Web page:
I get it. I was right there with you when I was younger – I didn’t like beer.
Hated it actually. It had this strange zing at the end of the flavor, along with all of that terrible carbonation. Bud Light, Michelob, Coors, Heineken. All gross no matter how many times I tried them. What I wanted was a sweet, flavored Zima Citrus! (lol) Or a wine cooler. (sophisticated right?)
Or maybe some kind of mixed-drink concoction. Mudslide? Lynchburg Lemonade? Oh yeah. That’s where it was at. But beer? I would’ve been okay with it never being discovered in the first place. <— looking back now, that would be so sad!
So how did Mrs. Saturday and I get over our disdain for beer in our 20’s?
In 1 easy step – simply put:
Water deprivation while kayaking the Panama Canal.
I won’t say that this will work for everyone (or should even be a goal), but it sure worked for us. When we take cruises, we always like to plan exciting excursions. So years ago while on a cruise in the southern Caribbean in Costa Rica and Panama, of course we wanted to take kayaks into the Panama Canal! It was life-changing to say the least.
We love the outdoors. When we’re out in the elements working hard and doing something that pushes our comfort zone a bit, it’s when we feel most alive.
So here we are in Central America. It’s Thanksgiving Day and we’re away from our family, but it’s Part 2 of our Honeymoon Cruise so we wanted to live it up. Life so close to the equator is scorching. Our trip leader is a young 20-something (or maybe younger) machine. Mrs. Saturday and I shove off in our kayak along with the group and begin exploring the massive Gatun Locks near the Panama Canal (since you can’t actually kayak IN the canal where the ships are, we kayaked in the lake).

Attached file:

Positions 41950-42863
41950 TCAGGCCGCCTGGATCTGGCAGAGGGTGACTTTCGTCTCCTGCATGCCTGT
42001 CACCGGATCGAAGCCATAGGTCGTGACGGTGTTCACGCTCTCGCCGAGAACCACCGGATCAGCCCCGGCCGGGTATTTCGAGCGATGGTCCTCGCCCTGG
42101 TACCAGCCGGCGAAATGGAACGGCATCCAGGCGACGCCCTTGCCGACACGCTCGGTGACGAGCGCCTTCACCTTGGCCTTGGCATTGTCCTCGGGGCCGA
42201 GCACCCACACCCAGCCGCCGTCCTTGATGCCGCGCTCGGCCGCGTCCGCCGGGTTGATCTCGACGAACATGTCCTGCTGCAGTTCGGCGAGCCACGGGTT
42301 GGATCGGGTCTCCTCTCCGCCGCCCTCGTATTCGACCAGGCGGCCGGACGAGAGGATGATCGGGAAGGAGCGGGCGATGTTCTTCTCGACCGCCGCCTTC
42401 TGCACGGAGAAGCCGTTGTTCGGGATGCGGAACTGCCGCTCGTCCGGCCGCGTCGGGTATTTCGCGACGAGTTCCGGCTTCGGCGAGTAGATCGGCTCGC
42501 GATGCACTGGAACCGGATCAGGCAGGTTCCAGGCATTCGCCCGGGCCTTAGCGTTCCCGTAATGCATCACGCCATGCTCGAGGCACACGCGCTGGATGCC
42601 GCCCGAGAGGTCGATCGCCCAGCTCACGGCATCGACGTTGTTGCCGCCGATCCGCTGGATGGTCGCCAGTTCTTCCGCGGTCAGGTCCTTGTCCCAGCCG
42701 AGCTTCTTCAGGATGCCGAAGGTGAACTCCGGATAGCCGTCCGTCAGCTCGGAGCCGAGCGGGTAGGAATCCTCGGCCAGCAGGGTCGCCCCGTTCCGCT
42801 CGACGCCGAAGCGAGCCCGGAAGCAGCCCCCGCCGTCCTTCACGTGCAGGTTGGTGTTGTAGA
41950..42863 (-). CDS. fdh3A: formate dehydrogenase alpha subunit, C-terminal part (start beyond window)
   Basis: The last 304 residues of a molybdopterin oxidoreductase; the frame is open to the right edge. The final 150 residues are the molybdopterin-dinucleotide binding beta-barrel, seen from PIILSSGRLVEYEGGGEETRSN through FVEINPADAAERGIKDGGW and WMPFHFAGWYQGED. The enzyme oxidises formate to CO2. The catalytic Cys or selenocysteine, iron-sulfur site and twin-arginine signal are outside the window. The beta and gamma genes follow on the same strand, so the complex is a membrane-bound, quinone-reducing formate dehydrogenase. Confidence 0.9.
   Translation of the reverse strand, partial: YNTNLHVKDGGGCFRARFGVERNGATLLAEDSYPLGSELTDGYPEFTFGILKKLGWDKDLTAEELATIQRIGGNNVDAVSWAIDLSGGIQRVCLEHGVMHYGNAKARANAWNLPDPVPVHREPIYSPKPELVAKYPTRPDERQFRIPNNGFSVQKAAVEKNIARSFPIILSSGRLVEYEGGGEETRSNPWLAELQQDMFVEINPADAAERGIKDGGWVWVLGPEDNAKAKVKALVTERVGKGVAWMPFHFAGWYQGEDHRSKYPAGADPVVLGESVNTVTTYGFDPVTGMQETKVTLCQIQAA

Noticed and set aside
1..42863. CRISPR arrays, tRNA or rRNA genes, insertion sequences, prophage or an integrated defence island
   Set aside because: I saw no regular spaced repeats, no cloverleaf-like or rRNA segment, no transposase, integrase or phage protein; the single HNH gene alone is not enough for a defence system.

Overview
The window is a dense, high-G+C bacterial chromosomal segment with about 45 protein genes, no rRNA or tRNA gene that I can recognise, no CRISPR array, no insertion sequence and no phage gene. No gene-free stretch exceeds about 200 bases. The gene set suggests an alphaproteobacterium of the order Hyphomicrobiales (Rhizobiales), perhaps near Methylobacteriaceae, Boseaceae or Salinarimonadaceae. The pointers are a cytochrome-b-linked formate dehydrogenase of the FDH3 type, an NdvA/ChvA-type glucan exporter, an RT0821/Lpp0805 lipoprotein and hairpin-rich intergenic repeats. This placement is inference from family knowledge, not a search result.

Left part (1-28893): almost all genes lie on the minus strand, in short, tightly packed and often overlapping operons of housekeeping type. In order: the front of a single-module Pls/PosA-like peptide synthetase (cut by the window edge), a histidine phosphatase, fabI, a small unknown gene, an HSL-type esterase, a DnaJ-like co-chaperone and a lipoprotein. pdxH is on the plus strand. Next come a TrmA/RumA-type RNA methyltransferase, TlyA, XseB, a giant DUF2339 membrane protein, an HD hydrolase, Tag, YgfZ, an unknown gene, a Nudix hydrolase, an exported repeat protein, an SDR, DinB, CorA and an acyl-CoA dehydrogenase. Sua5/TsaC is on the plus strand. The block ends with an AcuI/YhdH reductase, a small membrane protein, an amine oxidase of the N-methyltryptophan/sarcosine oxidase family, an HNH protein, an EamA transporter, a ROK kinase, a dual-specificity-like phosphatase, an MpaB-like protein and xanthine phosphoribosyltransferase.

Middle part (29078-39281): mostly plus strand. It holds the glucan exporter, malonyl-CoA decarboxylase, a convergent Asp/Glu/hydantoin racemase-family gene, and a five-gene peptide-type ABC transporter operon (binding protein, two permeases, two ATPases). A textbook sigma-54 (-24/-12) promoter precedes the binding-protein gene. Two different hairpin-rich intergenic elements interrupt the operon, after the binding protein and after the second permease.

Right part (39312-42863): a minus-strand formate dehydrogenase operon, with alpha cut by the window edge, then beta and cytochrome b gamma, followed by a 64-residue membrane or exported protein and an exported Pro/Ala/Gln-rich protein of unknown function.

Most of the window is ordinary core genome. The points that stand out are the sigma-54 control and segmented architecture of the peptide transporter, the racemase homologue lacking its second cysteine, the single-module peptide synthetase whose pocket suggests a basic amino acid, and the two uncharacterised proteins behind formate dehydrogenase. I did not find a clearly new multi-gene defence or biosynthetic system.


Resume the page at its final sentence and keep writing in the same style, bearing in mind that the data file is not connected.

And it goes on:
As we made our way around the locks, we noticed right off how incredibly hot it was and we were going to be gone for at least an hour or so! We settled into a paddling routine and enjoyed the scenery not thinking how hard it might be to get back. Once we made it to the farthest point in our excursion, it was time to turn around, and there was a whole new problem. Our kayaks seems to be MUCH slower than everyone else’s either because they were a different type or maybe they were taking on water, but they were so much harder to paddle than everyone else’s!
Beforehand, they might have mentioned that we should bring water with us into the kayaks, but for some reason we were under the impression that the lead kayak had a cooler of water in it, but – nope, no water!
We started to fall behind and if we if we weren’t delirious we couldn’t tell since our young guide kept telling us made-up stories of mermaids and other eye-rolling tales about the locks.
After what felt like an eternity of paddling under the blazing hot sun, we made it back to the dock and dove into countless bottles of water. We had an insatiable thirst that we couldn’t seem to quench so finally we went inside to the bar. I asked Mrs. Saturday if she’d care to try a beer and with the okay I asked the bartender for one of their best Panamanian beers.
They popped the top of a Panamanian beer named Atlas and passed us the brown bottle sweating with chilled dew. The feeling of that ice-cold beer hitting our lips and the way it went down seemed to quench our thirst and very lightly numb our tired muscles and burnt skin.
It was right then that our appreciation for beer began.*
Now when we find ourselves in a land far away from home, I insist on tasting what local beer is available and have been pleasantly surprised ever since! There are so many flavors and nuances that are unique in different beers all over the world. Beer can be an adventure in itself.
*Apparently, I’ve heard this can also work for foods you don’t like. Don’t like broccoli? Just go without food for the weekend. You’ll probably love it. 😀
Panamanian beer photo from Habla Ya of Panama City